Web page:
LB: This is my second voyage, so I’m not being over-confident. It’s a long trip and I can’t go too hard too soon. My goal is to complete the circumnavigation in 102 days and beat the current record. I need to pass Cape Horn and Iceberg Alley and do it safely. I have trained hard for this, both physically and to ensure that I’m strong mentally as well. I have found that getting to the starting line is harder than the trip. Preparation is key. The weather is always a variable, so I keep an eye on that.
ATL: What kinds of challenges will your yacht face in those waters?
LB: The boat will do a lifetime’s worth of work in three months. By the time it is halfway around, things start to wear out and you have to start “re-building” the boat. There’s constant movement and stresses, but I’m confident in Climate Action Now and know it’s capable. I have 16,000 nautical miles of experience [on the boat], so I feel well prepared
ATL: How have you prepared your onboard kit to carry out repairs underway?
LB: It’s important to have spares and replacements for every part of the boat from engine, through to the galley, and having the right products for onboard repairs is imperative. It has been great to have ATL as a sponsor. The composite products will cover everything from strenuous fiberglass repairs at sea, to patch repairs with WEST SYSTEM Six10® Thickened Epoxy Adhesive.
ATL: What do you like about Six10?
LB: It is clean and efficient. With the static mixer, there is no concern about dispensing the correct mix ratio. I find it simple to use because it fits in a standard caulking gun. With Six10, I can complete repairs quickly with less mess. Its fast cure-through is ideal for small repair and reinforcing projects, so I can make repairs in less time with less mess.
Advantages of Six10
ATL is supplying Lisa Blair with several WEST SYSTEM products, including Six10. This epoxy is packaged in a specially designed, self-metering cartridge. This innovative container provides many useful features:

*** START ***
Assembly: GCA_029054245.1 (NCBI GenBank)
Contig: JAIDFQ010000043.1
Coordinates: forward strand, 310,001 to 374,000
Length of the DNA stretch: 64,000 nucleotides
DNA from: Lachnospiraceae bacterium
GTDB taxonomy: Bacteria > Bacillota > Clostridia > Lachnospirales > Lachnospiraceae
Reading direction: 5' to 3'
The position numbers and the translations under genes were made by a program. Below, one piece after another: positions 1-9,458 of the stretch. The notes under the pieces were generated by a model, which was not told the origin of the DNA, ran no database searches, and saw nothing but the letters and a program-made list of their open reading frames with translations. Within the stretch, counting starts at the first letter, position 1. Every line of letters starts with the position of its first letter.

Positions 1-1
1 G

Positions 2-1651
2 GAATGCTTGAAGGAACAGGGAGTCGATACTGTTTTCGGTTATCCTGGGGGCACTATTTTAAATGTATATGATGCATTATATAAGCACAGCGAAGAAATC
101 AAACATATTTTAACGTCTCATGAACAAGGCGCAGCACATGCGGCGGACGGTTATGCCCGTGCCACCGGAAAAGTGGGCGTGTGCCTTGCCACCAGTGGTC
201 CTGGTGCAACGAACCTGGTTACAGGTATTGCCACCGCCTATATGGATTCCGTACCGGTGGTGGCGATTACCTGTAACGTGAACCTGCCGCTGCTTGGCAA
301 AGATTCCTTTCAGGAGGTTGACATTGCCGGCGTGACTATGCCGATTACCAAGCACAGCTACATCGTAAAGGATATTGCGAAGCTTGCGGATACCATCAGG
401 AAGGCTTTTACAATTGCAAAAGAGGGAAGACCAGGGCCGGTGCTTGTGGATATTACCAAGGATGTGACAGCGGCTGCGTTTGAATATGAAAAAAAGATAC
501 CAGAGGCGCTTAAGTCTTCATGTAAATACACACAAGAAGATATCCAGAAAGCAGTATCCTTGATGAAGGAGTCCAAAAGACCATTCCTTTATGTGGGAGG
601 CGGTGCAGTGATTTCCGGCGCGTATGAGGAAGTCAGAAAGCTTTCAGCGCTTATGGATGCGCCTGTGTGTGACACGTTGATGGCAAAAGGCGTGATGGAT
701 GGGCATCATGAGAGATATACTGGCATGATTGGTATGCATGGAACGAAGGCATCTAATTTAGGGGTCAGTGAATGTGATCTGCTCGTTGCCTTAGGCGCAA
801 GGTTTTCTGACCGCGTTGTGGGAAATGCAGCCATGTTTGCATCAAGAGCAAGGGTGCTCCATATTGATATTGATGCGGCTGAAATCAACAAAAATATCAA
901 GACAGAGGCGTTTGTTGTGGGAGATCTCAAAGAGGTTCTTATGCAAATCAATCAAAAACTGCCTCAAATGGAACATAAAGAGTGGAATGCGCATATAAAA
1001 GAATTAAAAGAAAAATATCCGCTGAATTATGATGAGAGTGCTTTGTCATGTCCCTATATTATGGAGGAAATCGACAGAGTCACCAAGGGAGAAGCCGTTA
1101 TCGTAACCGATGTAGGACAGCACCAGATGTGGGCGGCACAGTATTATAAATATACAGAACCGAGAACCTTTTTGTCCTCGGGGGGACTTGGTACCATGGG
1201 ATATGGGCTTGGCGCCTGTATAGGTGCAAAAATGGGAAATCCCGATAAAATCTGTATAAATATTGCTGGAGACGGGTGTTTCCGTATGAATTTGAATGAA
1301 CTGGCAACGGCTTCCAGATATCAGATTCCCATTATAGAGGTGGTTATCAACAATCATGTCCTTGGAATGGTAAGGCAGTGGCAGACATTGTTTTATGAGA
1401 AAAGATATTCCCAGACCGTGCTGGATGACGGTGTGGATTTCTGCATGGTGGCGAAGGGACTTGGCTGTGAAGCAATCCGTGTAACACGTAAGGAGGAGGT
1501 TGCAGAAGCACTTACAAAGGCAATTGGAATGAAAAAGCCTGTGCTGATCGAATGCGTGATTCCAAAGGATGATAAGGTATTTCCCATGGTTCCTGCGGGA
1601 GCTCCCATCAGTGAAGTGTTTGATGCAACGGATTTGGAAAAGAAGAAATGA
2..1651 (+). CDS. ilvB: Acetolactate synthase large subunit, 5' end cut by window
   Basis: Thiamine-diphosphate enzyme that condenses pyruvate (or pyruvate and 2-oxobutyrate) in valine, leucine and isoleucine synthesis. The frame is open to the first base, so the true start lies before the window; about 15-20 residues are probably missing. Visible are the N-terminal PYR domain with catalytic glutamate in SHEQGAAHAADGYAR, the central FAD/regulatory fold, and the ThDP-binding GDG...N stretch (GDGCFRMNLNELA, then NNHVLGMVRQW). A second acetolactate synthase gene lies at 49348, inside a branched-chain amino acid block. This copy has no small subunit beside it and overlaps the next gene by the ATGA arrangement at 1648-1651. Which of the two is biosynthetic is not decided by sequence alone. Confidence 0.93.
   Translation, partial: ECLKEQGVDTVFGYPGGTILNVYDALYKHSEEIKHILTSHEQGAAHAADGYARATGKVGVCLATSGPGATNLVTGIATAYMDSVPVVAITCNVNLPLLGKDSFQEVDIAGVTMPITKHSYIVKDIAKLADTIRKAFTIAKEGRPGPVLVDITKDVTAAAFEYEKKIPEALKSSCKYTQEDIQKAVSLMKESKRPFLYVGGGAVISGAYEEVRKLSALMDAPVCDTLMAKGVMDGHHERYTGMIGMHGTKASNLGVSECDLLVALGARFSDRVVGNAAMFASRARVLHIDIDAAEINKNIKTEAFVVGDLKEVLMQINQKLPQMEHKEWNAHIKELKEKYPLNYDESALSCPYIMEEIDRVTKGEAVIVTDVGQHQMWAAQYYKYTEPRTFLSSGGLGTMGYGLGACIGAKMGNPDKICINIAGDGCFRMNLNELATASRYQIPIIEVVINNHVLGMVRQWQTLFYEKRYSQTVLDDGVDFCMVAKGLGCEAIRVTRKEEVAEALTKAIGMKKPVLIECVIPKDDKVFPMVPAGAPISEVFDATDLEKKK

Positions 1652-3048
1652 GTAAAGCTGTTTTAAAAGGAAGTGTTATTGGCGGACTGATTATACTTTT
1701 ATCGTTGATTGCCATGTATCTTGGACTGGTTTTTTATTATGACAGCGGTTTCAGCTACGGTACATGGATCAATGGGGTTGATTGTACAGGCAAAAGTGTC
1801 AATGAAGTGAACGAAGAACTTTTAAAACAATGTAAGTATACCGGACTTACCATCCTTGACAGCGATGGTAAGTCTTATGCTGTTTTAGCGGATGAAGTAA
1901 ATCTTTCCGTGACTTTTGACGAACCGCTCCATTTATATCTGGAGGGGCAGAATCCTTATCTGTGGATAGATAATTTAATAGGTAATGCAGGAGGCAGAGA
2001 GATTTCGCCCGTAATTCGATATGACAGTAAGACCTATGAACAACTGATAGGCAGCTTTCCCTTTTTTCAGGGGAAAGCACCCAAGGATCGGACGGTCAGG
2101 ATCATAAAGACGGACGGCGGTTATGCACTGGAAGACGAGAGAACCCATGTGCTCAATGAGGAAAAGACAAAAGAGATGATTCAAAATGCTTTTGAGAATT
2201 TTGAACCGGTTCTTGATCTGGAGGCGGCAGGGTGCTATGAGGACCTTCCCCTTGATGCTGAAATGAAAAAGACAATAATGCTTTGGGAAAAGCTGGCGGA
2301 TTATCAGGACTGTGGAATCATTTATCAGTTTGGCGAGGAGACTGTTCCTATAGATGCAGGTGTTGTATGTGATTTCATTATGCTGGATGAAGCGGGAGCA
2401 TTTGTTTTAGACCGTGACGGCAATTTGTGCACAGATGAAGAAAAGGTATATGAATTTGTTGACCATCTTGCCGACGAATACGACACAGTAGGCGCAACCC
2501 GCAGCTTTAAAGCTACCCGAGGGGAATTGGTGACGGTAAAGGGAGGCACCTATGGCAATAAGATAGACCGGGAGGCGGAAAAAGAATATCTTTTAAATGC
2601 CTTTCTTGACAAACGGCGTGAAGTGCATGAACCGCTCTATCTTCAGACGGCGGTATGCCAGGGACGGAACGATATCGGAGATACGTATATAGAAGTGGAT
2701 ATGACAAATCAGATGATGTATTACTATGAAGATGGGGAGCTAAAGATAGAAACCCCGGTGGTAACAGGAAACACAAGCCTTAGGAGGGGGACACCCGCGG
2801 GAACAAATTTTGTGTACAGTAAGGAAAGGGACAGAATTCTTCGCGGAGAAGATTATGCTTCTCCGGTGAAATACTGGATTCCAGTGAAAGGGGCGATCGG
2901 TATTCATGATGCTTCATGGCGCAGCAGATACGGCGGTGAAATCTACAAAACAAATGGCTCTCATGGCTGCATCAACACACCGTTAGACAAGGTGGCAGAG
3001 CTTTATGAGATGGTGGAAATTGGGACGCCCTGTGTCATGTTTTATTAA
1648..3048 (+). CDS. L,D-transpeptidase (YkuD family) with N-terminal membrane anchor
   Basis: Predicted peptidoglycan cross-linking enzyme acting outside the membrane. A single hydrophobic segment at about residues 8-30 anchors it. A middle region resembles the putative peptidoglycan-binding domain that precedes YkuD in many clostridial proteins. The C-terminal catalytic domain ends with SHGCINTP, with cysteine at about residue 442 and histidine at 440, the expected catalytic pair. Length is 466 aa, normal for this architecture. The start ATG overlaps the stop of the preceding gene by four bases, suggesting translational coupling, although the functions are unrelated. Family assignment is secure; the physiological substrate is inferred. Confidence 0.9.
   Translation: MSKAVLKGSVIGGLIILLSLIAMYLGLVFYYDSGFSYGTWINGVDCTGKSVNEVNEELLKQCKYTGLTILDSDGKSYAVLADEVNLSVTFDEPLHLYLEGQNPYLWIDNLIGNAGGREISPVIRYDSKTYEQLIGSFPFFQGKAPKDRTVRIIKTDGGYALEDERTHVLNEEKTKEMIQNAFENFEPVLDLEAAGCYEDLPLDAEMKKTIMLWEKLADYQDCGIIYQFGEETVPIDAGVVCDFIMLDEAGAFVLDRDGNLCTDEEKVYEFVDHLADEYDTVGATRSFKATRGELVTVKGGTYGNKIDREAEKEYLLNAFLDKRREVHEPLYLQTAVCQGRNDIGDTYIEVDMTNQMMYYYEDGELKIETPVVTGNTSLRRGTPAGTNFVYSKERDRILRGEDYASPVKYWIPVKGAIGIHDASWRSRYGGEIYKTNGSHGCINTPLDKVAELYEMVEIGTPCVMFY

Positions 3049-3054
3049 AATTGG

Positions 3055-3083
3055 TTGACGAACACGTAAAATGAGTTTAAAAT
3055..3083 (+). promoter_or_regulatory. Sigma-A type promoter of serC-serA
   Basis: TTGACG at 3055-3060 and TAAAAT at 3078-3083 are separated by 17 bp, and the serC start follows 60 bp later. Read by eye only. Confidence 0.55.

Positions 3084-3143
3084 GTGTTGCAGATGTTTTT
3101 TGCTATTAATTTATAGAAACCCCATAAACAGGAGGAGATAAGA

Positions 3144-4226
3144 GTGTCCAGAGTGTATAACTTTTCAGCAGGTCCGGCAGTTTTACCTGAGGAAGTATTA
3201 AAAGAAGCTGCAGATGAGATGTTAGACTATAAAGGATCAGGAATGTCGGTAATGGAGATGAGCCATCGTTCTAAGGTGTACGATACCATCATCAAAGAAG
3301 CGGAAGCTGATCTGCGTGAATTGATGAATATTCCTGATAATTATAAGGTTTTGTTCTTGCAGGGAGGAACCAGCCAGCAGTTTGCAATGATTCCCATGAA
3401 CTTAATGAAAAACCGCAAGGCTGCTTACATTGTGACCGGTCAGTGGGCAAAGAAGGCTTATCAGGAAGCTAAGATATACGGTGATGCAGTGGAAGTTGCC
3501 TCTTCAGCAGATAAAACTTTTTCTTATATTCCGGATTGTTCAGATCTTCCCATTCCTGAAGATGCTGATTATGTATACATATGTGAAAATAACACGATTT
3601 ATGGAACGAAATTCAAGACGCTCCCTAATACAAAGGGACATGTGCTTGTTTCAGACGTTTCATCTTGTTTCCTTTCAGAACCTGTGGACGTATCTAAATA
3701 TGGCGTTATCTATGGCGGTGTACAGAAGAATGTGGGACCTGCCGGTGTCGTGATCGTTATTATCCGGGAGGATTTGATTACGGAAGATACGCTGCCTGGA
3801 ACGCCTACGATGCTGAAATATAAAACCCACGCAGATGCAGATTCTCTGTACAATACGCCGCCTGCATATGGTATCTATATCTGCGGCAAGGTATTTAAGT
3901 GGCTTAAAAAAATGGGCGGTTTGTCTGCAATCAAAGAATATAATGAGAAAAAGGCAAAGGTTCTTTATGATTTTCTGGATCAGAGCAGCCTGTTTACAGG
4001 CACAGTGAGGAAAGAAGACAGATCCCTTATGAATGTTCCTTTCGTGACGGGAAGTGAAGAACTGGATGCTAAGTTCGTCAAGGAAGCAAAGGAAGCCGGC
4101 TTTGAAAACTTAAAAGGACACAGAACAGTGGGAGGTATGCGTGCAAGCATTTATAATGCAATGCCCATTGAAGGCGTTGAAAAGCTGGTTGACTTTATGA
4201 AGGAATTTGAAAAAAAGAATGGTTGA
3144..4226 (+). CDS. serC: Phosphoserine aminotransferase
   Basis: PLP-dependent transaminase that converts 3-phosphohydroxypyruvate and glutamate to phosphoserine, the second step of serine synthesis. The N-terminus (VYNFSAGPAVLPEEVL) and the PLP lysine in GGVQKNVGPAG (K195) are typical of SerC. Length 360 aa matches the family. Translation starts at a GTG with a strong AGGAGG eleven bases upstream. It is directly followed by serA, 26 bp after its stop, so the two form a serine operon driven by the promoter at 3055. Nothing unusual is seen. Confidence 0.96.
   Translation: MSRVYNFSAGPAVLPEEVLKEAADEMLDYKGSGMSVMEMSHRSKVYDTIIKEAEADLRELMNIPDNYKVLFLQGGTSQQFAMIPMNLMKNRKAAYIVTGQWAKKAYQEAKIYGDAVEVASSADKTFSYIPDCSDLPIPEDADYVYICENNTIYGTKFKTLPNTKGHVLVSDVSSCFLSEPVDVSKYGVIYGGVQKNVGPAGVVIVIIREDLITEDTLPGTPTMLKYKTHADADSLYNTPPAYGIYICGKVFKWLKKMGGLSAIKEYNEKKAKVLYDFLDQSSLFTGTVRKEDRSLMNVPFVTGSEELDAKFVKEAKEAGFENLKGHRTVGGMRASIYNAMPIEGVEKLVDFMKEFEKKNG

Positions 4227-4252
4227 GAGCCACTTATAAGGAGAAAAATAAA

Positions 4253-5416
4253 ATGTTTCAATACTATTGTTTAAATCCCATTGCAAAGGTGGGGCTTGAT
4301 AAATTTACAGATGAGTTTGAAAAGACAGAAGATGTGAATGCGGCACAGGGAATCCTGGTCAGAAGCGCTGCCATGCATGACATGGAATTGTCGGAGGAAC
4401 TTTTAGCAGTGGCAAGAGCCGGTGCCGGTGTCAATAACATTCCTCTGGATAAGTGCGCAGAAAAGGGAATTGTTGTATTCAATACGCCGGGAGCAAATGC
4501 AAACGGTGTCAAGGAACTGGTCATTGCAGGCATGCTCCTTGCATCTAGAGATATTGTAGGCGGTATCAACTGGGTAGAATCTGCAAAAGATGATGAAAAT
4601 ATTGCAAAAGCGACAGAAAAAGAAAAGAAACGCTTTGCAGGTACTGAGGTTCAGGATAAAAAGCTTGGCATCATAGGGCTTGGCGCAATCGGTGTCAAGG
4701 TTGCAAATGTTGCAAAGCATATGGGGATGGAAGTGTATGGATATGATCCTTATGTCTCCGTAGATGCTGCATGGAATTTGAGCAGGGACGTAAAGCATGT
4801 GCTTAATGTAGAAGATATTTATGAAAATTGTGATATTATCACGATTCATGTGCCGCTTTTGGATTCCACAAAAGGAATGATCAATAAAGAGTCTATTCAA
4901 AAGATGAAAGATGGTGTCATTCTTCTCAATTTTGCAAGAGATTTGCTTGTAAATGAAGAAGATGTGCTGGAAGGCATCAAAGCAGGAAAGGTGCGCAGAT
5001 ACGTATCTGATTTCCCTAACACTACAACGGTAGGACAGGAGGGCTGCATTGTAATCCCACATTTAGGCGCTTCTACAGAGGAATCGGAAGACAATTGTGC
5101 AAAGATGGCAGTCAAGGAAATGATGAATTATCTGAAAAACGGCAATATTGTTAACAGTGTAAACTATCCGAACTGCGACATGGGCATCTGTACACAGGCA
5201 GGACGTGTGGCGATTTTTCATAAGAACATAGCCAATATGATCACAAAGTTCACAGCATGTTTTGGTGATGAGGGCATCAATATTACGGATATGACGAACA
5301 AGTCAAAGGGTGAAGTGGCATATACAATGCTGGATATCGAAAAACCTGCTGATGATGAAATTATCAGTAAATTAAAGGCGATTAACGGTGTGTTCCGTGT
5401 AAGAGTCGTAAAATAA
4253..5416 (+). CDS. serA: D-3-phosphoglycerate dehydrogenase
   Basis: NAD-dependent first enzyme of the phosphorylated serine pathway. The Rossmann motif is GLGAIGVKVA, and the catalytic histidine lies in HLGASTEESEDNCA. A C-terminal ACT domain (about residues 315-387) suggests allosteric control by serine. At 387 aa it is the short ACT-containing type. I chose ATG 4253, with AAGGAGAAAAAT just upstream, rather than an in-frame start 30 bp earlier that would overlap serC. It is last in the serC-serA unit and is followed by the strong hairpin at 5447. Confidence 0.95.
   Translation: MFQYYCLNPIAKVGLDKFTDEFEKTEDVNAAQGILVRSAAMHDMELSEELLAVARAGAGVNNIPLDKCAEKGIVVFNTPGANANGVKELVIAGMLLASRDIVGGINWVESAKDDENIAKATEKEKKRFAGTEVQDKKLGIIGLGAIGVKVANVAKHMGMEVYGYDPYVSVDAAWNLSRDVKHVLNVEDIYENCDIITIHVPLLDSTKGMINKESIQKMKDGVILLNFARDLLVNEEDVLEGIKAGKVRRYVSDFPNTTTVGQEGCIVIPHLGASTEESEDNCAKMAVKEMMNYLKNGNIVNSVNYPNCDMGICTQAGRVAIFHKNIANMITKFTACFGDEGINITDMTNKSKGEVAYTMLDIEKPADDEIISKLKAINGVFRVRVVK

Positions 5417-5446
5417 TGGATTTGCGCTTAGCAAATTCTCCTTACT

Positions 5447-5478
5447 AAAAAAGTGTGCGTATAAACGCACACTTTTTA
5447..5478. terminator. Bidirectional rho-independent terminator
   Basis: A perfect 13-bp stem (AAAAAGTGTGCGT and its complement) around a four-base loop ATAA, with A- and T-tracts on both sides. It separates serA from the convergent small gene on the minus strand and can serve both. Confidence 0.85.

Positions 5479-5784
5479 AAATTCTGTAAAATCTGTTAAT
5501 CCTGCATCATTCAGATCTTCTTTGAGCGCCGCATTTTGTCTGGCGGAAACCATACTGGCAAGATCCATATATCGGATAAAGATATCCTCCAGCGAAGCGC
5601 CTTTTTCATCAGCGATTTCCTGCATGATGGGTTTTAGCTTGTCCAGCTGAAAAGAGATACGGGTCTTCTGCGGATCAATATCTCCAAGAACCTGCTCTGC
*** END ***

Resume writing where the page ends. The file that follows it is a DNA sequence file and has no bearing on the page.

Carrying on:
- Separates the resin and hardener for long-term storage
- Accurately meters the proper resin-to-hardener ratio
- Fits into a standard caulking gun
- Precisely dispenses the desired amount
- Using the static mixer dispenses the epoxy properly mixed
- Fast cure-through
All adhesives rely on surface wet-out and saturation to achieve a good bond with the substrate. Six10 has a viscosity high enough to resist sagging but can still saturate a surface without pre-coating, thanks in part to shear thinning. This property also enables it to wet out light-to- moderate-weight reinforcing fabrics like fiberglass and carbon fiber.
Crucial Epoxy Supplies
Other epoxy products ATL provided for Climate Action Now’s trip include WEST SYSTEM 105 Resin and 200-series hardeners, 300 Mini Pumps to ensure easy and accurate dispensing, and select WEST SYSTEM Fillers for filleting and fairing. Reinforcing materials donated include fiberglass tapes and full-width fiberglass rolls. Release Fabric (peel ply) was included to limit the need for sanding ahead of secondary bonding.
“To ensure efficient and safe use of epoxy, we’ve included a selection of application tools, gloves, mixing containers, 808 2 Flexible Plastic Spreaders for wetting out fiberglass, 800 2 Roller Covers for coating applications, and 804 8 Reusable Mixing Sticks,” Lorraine Murray of ATL Composites said.
An Ambitious Mission
Climate Action Now is named to convey Blair’s core message: Manmade climate change impacts our environment. The yacht is covered in a digital vinyl hull wrap showcasing a collage of thousands of different Post-It note messages, like “I ride to work for climate action now” or “I recycle for climate action now.” It’s a simple and effective way to share ideas for cutting back on emissions in everyday life and inspire others to take action.
Since taking up sailing in 2005, Blair has witnessed the declining health of the oceans, prevalence of storms, and the real risk of collision with ice as glaciers melt at a rate never before observed.
“These are all symptoms of man-made climate change,” she says. “What we know is that action needs to be taken and a greater awareness needs to be reached.”
Blair’s campaign encourages people to commit to actions as individuals, such as taking public transport, riding a bike or carpooling to work, and recycling as steps towards climate action and a better future.
“People are so conditioned to be limited in our goals and views,” she continued. “Until we put ourselves in uncomfortable positions, we don’t know what we’re capable of. I went from no sailing experience to 10 years later holding three World records.”
“I really want to show people that you can achieve anything you set your mind to. Whether that’s to run a successful business or go on an adventure—to live their dream, whatever it is. Life’s too short not to.”